# Finding the distance an object will travel

1. Oct 27, 2007

### baseballer10p

Hi. I have a question about finding the distance an object will travel along a horizontal surface. If I have a force striking an object directly in the horizontal direction, how would I go about finding how far it will travel? I already have found the frictional force acting on the object being struck, I have the mass of the object being struck, and the force striking the object. Just for clarification, this object will be sliding across a surface, not rolling. Also, there will not be, (or shouldn't be, hopefully) any movement in the vertical direction. If anyone can help me with this, it would be greatly appreciated.

2. Oct 28, 2007

### Shooting Star

A force striking an object doesn’t mean anything. A force can act on an object for a certain period of time, due to which the momentum or velocity of the body is changed.

If the frictional force is constant, then force/mass will give the deceleration. Then just apply the formula for const accn, if you know the initial speed. The final speed is zero.

3. Oct 28, 2007

### pixel01

It's simple if consider the friction coeficient constant. The initial velocity is known (you've got to calculate it somehow), you can calculate the dynamic energy of the object: E =0.5mv^2. Then the distance is derived from the work done by friction force:
E = A = F*s.

4. Oct 28, 2007

### baseballer10p

Shooting star, if I use the formula for constant acceleration, then I will end up with this:
$$(V^2-V_0^2)/(2*a) = \Delta x$$
If I use this equation with no acceleration, then I won't be able to get a distance because you can't divide by zero. Or, is the acceleration not zero?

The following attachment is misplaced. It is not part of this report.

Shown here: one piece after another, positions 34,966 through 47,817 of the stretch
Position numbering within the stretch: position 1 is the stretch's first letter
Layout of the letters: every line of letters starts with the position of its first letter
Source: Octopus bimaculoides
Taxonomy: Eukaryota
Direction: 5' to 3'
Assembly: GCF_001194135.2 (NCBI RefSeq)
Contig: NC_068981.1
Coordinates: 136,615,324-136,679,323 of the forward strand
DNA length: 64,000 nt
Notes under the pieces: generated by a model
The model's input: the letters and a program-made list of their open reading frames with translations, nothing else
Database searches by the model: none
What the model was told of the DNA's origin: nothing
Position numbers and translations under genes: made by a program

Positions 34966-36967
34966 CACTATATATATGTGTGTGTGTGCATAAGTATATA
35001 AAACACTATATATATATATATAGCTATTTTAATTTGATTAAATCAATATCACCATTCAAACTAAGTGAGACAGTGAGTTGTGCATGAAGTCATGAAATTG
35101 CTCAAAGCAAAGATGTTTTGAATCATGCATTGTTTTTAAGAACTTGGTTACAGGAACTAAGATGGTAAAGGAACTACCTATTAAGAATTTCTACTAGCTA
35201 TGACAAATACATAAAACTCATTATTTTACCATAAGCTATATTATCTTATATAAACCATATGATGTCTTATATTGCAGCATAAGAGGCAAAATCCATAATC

Last edited: Oct 28, 2007
5. Oct 28, 2007

### Shooting Star

That's right. If the body comes to rest, then V=0, so you can find delta_x if you know the initial velo. (Remember, 'a' is -ve.)

6. Oct 28, 2007

### baseballer10p

what is "e" in the equation a = -ve?

Oh, also, I only know the force striking the object, I don't know the initial velocity.

Last edited: Oct 28, 2007
7. Oct 28, 2007

### Shooting Star

"-ve" is short for negative.

As I have said earlier, "a force striking an object" is meaningless. You must know the duration for which it acted on the body, or some other information.

8. Oct 28, 2007

### baseballer10p

Ok, the force acted on the body for an instant; it struck the object, and the object started moving. It was similar to a hockey stick hitting a puck.

9. Oct 28, 2007

### Shooting Star

Then you have to give some info about what the impact did to the body -- chnage in momentum, energy, whatever...

10. Oct 28, 2007

### t-money

Are you sure this isn't an impulse momentum problem, from there you can find the constant acceleration.

11. Oct 28, 2007

### baseballer10p

It's not really a problem, I'm doing an experiment where I hit an object with a hammer to see how far it travels. I have to determine whether the mass of the object affects how far it travels. Clearly it does, but I need some kind of relationship to prove it.

12. Oct 28, 2007

### t-money

F=ma-u, (F+u)/m equals net acelleration=a. now what is needed is the time the object travels when coming to a complete stop.